We all got our phones and called our parents to tell them and that's when the tears started flowing. We sat outside of the practice arena for a good hour just crying before we went inside with our team. The reason it was so important to keep a happy face was because each and every little girl on our team had some type of connection to lauren as did most people who did cheerleading around here since her reach was endless and she was practically the expert. So soon enough we gathered our things and went inside with our team, still crying but covering our faces with hats and glasses. It was so hard to think straight with this going on. I mean, I had just lost the person that I owed so much of who i am too and still do. I thought about everything I wished I could say and thank her for just one more time, everything she had given me. I wanted to say thank you for all of the jackets, medals and trophies she had helped me earn or thank you for giving me a place to always go and for pushing me like no one else did. But most importantly, I wanted to say thank you for teaching me some of my most valuable life lessons. Even my parents will say, Lauren was part of making me who i am. But i couldn't say it and while i'm sure i showed my appreciation while she was around, i wanted to thank her a million more times so she knew. I couldn't have thanked her enough for all that she did for me. I went on facebook while sitting on the bus on the way back to our hotel. I scrolled through and sure enough my feed was filled with thousands, and i mean thousands, of posts, pictures, videos and messages in which lauren was tagged. It was so amazing to see how many people she reached in such a small area and i don't really think anyone could understand it unless they were apart of it. I sat on my bed for hours trying to think how to put it into words on facebook or instagram but it wasn't really possible. There was so much I had to say and so much i was thinking. That night my whole team was at the gym making collages, letters and more for lauren. I felt guilty for that. For not being there when it was probably what I probably needed most at the time; to be with the rest of the people who actually felt lauren's reach. But there i was, a plane ride away from New York. Fast Forward a couple of days and my team had placed third in the nation, i went to every park about 3 times and got as tan as could be. this took my mind off of things but as i got on my flight home and sat down, the thoughts rushed through my head again. The worst part of it all was that the minute I landed, I would be going to laurens wake. Yeah, that was pretty tough. With my friends at my side, and even our parents, we got the funeral home and the line to get in was out the door, down the walkway and even down the street. I have to say that this was probably the bright side to all of this. I got to see how many people lauren impacted and it was eye opening.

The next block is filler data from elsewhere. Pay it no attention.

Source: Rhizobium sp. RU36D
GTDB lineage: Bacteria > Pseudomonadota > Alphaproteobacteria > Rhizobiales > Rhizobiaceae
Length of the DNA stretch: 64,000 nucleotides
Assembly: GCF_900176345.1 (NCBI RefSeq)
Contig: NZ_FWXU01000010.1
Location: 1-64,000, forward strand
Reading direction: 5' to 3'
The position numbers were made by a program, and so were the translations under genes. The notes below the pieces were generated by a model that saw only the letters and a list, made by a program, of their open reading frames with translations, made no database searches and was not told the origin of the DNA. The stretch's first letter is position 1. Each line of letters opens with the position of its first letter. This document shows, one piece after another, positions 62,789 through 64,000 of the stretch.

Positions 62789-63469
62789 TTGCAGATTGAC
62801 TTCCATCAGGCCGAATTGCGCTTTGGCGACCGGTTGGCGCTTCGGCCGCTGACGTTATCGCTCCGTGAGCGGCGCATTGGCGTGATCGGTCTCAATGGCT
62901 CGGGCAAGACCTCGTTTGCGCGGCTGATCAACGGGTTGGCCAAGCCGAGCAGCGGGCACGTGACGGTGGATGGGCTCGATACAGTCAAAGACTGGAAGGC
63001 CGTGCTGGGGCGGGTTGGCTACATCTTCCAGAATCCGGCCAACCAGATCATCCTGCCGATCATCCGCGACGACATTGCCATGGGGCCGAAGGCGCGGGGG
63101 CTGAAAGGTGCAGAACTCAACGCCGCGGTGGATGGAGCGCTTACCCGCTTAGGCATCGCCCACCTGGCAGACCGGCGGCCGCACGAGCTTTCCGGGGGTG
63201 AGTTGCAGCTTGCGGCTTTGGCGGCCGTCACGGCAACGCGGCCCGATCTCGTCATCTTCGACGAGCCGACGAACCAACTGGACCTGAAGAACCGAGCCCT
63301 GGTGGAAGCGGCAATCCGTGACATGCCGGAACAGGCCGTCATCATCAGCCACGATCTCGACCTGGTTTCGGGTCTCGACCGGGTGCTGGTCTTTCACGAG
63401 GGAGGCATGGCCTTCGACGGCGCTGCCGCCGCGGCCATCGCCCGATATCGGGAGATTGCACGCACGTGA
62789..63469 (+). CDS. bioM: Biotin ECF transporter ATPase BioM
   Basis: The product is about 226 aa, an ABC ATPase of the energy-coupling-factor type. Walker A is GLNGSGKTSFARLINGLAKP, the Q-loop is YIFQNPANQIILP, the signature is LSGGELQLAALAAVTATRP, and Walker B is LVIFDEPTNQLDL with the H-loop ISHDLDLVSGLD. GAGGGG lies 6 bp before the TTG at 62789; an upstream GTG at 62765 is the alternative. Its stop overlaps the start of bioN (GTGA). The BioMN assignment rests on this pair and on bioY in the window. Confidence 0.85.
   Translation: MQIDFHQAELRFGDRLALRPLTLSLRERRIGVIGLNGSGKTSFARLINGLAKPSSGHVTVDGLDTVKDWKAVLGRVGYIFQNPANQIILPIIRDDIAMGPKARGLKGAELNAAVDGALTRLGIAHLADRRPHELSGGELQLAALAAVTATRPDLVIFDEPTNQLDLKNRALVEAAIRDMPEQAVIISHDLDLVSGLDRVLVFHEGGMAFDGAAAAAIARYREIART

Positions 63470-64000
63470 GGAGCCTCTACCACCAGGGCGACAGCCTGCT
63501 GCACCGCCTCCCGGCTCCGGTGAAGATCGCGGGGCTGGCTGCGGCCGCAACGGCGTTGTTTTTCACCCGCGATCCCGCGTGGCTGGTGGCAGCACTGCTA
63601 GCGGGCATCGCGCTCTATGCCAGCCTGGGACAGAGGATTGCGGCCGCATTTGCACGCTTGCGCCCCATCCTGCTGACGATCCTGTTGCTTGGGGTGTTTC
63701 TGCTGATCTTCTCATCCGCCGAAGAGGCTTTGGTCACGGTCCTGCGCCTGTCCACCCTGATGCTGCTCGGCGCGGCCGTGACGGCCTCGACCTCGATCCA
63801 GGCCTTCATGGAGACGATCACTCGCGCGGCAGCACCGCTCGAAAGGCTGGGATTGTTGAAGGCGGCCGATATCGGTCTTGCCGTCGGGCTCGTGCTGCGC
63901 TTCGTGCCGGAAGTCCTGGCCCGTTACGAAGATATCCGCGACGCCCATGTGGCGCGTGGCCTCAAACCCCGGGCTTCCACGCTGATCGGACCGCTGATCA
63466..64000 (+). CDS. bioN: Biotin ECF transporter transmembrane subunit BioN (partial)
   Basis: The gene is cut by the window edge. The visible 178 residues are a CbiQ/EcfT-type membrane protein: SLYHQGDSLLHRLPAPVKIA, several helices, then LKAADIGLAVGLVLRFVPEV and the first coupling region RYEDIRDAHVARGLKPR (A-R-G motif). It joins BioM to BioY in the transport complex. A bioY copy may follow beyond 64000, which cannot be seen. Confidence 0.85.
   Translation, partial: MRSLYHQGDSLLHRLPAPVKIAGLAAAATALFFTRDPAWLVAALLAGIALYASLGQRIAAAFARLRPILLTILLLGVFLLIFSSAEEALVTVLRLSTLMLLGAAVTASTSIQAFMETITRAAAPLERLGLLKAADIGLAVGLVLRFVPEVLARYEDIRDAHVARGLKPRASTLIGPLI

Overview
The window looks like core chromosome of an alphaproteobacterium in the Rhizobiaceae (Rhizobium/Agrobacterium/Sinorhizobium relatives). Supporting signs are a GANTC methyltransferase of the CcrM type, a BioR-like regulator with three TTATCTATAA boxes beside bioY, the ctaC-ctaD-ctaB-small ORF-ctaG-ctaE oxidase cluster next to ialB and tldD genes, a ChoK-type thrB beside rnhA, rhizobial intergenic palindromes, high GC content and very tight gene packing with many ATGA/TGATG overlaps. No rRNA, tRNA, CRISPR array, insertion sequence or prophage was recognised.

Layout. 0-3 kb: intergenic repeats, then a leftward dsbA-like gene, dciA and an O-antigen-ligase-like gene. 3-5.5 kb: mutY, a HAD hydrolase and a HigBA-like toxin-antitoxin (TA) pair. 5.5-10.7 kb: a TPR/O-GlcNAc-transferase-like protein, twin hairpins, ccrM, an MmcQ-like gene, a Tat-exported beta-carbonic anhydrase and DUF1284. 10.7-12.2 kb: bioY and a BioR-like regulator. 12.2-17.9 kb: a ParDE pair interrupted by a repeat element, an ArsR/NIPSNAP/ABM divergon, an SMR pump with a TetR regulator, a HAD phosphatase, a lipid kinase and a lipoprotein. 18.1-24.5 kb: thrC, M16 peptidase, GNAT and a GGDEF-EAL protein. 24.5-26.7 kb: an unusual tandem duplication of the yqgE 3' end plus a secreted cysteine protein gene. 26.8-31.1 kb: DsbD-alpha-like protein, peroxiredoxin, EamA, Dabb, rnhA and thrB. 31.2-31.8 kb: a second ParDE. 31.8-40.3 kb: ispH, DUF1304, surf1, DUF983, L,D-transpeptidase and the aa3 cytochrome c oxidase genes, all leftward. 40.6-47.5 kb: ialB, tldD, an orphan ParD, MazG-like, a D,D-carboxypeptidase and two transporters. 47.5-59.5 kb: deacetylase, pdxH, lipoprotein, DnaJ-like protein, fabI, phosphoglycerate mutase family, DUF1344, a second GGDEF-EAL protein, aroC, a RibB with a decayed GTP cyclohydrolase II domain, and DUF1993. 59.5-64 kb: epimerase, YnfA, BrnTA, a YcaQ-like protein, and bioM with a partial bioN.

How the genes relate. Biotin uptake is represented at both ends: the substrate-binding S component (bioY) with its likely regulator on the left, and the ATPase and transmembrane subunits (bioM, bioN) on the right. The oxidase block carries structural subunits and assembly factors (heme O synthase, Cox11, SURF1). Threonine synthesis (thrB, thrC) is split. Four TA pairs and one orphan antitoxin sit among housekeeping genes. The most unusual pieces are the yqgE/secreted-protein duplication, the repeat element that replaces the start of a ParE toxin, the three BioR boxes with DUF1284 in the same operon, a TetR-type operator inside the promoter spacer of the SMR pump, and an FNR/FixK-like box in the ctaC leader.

I had never seen so many people or so many flowers in my life. I mean, of course I still had guilt and regret. I wished everything was different but it wasn't. I had to face the reality of all of this. Above the casket was lauren's National champion jacket which was so fitting because cheerleading really was her life. That was her biggest accomplishment, and mine too. She helped me do that. I thought to myself, I may have regrets about what I wish I told her or what I wish I did while she was around, but Lauren surely lived without regret did because she never let anybody tell her she couldn't do something. She had even lived twice as long as doctors told her she was going to live with cystic fibrosis and had a baby which was so not in the timeline if you had cystic fibrosis. That was inspiring for me. That's when it really hit me that I wanted to start living how Lauren lived so that I didn't have regrets. Walking up to people's family at wakes and funerals always made me so nervous. I hugged lauren's mom and she said “she loved you girls so much. She talked about you nonstop.”  That was probably the best thing anyone could have told me. I Stuck around for a bit but enough was enough. I could only cry so much. I got in the car and on the way home didn't even say a word. I thought how crazy it was that I saw lauren sunday and by the following sunday, she was gone. I thought why couldn't i just tell her how important she was to me every time i saw her. I thought for so long about this but over time, it has made me live differently because i realized that life's too short to hold back. Life is too short to have regrets.